By the color of your clothing, you are categorized as “nothing” – and that’s the exact manner in which the authorities treat you.

Race plays another role: Being Black in a predominantly Hispanic officer environment, you can feel they care less for you, and this is also reflected when Hispanic inmates are housed on units where the officers are predominantly Black, such as Darrington Unit. 

Brothers and Sisters all over Texas, incarcerated, tolerate this form of behavior while at the same time always thinking about someday “making parole.” 

Being humiliated day in and day out, caged like animals, being punished for the actions of other men – all these things and so much more for the sake of praying and hoping to make parole – only to be denied.

Rehabilitation – the very word is used for humans to look down on other humans and keep them enslaved. The word itself is the very reason the Parole Board exists. 

It is just another big fancy word to describe a human who is not fit to live in society – whether anyone knows exactly what a person under that definition has endured or suffered in their life.

Until you have come to the realization that death has conquered your family while you battle with parole, just then you become aware of how it feels to be denied time and time again by your very own human peers.

It’s hard to explain to your children that you are not coming home as you thought you were. Time after time, set off after set off. 

Experiences such as seeing the gray on your father’s head get grayer or to wipe away the tear in your mother’s eye or see the anxiety in your children’s faces every time they have to leave you again are heartbreaking. Even worse is experiencing the death of loved ones as they float away like bubbles that pop after a short time.

Until you have come to the realization that death has conquered your family while you battle with parole, just then you become aware of how it feels to be denied time and time again by your very own human peers. 

These things are being stated to shed light on the real hidden agenda of the rehabilitation system and what it really is – and who it is that really has the last word.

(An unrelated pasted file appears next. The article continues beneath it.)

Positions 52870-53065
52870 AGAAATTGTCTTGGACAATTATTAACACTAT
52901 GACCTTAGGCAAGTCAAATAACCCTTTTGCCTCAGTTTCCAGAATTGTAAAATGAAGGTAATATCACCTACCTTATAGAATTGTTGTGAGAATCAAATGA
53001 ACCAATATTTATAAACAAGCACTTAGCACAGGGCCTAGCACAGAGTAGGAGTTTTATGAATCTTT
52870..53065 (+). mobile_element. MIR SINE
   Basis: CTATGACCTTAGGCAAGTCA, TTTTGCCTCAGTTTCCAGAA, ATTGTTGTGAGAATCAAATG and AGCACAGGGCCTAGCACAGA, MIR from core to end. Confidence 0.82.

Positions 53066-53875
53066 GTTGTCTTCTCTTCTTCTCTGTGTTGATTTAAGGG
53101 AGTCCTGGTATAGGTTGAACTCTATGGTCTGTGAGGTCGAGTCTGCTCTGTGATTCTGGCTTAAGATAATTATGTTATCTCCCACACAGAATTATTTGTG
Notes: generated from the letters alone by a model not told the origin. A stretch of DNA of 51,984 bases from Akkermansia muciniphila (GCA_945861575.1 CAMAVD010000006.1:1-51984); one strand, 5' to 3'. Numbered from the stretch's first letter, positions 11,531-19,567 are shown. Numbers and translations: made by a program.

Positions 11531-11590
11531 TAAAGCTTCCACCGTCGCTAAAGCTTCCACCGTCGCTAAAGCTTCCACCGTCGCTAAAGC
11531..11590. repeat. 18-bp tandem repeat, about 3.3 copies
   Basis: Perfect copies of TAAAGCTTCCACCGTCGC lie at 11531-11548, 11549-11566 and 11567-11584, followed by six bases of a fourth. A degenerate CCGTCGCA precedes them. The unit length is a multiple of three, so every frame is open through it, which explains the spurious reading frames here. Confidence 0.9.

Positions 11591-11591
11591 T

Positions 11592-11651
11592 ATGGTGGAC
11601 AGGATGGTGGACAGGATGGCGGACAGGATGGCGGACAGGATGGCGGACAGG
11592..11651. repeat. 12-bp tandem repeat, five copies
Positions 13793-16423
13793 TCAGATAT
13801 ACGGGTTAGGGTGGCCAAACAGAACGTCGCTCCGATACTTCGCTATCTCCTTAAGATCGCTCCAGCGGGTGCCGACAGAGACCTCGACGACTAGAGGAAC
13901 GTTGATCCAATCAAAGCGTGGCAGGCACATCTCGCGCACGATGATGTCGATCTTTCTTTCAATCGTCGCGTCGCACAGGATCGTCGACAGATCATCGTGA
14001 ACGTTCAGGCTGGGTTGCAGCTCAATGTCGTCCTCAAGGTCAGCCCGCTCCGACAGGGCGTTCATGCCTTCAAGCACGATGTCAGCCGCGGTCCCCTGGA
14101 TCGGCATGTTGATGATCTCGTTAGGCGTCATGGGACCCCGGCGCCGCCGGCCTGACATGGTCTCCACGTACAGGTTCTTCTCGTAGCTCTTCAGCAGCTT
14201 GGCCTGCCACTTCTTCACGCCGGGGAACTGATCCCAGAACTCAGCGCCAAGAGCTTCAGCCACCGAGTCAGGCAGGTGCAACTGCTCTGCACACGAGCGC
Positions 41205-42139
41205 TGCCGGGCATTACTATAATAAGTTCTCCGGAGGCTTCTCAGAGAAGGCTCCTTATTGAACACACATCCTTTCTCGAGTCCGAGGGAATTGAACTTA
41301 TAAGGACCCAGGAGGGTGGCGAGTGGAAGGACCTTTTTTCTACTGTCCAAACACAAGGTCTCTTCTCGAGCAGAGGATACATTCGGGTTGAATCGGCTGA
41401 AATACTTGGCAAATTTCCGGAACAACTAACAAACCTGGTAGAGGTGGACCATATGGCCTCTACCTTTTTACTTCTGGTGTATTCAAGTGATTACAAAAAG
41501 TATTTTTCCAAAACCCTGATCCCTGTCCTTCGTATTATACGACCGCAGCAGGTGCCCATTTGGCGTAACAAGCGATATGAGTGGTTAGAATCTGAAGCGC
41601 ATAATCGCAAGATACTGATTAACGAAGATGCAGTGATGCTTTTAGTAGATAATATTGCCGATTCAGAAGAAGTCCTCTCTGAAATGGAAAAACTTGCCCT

With constant denial of parole, you help create two opposing forces within the confines of corrections: 

One being complacency – made up in part of incarcerated Brothers and Sisters who, as a result of long years of incarceration and oppression, are drained of how freedom feels and have become accustomed to imprisonment. There are the few who use the time to become new due to academics or economic security by learning how to profit within the prison system. The latter having become numb to the parole system and their denials.

The other force is bitterness and hatred for the system, which opens the door to violence. There is a culture of frustration among Brothers and Sisters who have followed the rules, tolerated the chaos and confusion, aches and pains, and unjust behavior of those in authority and have taken program after program in search of seeking to better the self or earning early release.

But the dreadful pain that provokes anger, carelessness and violence from being denied parole is a shame.

In all honesty, it appears that the very members of the Parole Board have yet to spend years inside a cell in order to realize the damage that is done. Until they do, it is impossible for them to know or understand our true desire for freedom. Perhaps I am being too forward with my concerns. 

But is it too much for me to ask that we be understood? As I sit in this very cell, doing my time as productively as possible, I cannot allow the tears of my Brothers and Sisters who are frustrated and helpless to continue without trying to at least break the silence. So, I made a conscious decision to put these thoughts on paper and I am willing to accept the consequences that come with it.

Whether good or bad, for the sake of my Brothers and Sisters, I am willing to speak on their behalf even if it makes me a sacrificial lamb – my aim is only to set them free mentally. 

If I have over-stepped the boundaries, please forgive me and help us to understand. And if I have offended anyone, again, forgive me. But just know that the title on my state issued ID states that I am indeed an “offender.”

Thank you,

Huey P. Newton II

Send our brother some love and light: DaQuincy L. Love, 1961679, Torres Unit, 125 Private Road 4303, Hondo, TX 78861.